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Preparing for an Interview

Learn how to put your best foot forward in an interview. Preparation will help you relax and be ready when it’s time to sell yourself!

If you are nervous about an upcoming interview, preparing can help ease your mind and give you the confidence you need to make a great impression. Here are some tips to help.

Do your research. Before you go to your interview, research the company so you understand its needs, values and culture. The best place to find this information is on the company’s website and social media sites. You may also consider an informational interview, which could give you insight into the industry and the organization.

Practice answering questions. Research how to answer basic interview questions and practice in front of the mirror or with a friend or family member. Interviewers typically ask candidates about their interest in the job and company, career goals, job skills and communication skills. These resources will give you an idea of what to expect:

Prepare your own questions. Prepare a list of questions about the job and the company. If you don’t have any questions at the end of an interview, you may appear to be disinterested in the position. Stay away from questions about salary and benefits during your initial interview unless you’re asked specifically about your requirements.

Know the types of interviews. Interviews can be broken into two broad categories: screening and face-to-face interviews. Screening interviews—often conducted over the phone—identify the top job candidates. Face-to-face interviews are usually reserved for the top candidates. Knowing and understanding the most common face-to-face interview formats may help you prepare.

  • Panel interviews typically include the hiring manager, your potential peers and people from other departments.
  • Full-day interviews may include several one-on-one or panel interviews.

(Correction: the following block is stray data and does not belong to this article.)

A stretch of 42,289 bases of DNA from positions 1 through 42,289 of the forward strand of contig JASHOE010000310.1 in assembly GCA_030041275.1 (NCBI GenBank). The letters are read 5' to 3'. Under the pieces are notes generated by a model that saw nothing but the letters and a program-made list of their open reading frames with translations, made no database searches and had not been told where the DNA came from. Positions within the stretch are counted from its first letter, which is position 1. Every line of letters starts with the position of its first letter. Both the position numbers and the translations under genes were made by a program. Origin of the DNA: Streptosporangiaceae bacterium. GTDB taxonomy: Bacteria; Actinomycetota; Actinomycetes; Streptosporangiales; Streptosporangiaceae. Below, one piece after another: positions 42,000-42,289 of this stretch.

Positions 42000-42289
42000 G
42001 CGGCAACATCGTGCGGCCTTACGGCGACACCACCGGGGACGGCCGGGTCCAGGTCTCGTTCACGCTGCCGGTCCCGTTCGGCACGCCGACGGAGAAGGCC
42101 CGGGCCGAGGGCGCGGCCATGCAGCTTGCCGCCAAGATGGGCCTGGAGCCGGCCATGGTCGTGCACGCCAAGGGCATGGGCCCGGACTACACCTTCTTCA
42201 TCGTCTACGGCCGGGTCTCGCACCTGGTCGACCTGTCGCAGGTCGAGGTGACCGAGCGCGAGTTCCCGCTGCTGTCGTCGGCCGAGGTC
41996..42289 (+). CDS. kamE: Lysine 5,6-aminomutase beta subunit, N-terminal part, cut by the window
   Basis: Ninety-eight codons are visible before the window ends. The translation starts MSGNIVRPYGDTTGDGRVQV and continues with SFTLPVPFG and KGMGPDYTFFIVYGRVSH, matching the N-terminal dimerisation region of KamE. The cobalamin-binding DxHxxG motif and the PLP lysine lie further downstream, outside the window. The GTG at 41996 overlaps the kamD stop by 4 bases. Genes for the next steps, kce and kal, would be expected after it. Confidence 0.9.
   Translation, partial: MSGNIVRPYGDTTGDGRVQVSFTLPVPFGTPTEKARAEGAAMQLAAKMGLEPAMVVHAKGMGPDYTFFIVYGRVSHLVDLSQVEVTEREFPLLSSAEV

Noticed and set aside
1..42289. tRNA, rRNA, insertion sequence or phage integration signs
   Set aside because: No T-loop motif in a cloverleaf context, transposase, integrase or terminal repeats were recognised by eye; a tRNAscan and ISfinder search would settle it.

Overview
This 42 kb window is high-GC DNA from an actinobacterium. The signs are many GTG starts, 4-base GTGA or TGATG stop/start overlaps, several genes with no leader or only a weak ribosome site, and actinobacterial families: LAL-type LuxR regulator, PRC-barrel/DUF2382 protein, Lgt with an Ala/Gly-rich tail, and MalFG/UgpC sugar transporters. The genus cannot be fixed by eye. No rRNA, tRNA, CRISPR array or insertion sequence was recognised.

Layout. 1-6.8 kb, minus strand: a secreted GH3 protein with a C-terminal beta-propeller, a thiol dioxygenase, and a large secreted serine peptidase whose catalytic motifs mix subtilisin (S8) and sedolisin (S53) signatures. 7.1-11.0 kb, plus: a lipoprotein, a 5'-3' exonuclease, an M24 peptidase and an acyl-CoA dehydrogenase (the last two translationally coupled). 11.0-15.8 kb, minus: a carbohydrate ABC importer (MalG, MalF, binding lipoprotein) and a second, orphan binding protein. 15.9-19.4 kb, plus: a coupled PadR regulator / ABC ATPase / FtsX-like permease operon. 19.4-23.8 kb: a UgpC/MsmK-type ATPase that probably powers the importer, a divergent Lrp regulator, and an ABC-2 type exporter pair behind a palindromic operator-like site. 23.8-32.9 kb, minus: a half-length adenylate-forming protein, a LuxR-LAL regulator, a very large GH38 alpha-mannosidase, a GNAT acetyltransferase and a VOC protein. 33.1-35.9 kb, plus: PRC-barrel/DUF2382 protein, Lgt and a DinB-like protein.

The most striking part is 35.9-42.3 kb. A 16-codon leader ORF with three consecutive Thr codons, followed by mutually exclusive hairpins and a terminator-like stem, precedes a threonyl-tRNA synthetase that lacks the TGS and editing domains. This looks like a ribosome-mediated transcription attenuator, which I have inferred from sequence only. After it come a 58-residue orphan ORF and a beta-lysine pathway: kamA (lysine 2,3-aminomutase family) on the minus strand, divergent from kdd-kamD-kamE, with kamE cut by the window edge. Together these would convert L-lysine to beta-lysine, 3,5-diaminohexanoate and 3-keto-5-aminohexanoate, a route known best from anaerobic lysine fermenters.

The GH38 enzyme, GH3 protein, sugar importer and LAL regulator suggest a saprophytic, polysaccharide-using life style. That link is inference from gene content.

• Behavioral interviews help potential employers gauge how candidates respond in certain situations, such as working under tight deadlines or working as part of a team. You will be asked to respond to scenarios, so be prepared to provide examples and solutions.
  • Audition interviews are performance-based and might include software proficiency tests, writing tests, presentation skills tests or other tests related to your career field.
  • A lunch interview may be a stand-alone interview or part of a full-day interview. It’s important to remember basic etiquette and avoid ordering messy food or alcohol that could distract from the interview.

Decide what to wear. It’s better to be overdressed than underdressed for an interview, so go with a simple, well-fitting business suit. Choose conservative accessories. You want the employer to focus on you, not on what you are wearing. For more tips on dressing for your interview, read Professional Dress.

Prepare your portfolio. You should bring extra copies of your resume, any notes you have, a pen and notepaper with you. Finally, make sure you have a nice portfolio or organizer to carry these items.

Map out the logistics. Use an online map service to determine how long it will take to get to your interview and print out the directions. If you have the time, consider driving to the interview location beforehand at the same time of day as your interview. Look up departure and arrival times for public transportation ahead of time. Take into account any walking time, if applicable.

Be professional at all times. Try to arrive 10-15 minutes early for your interview and make sure you are friendly and professional to everyone you meet. Hiring managers often ask people in the office about their impressions of you.

Follow up. You’ll stand out from the crowd of job seekers by following up after the interview. Begin by sending a thank-you email or note within 24 hours of the interview. Then, follow up with a phone call if you haven’t heard back from the company within a week.

For more ideas on how to land your dream job, visit the Employment Readiness lifecycle stage of MySECO.

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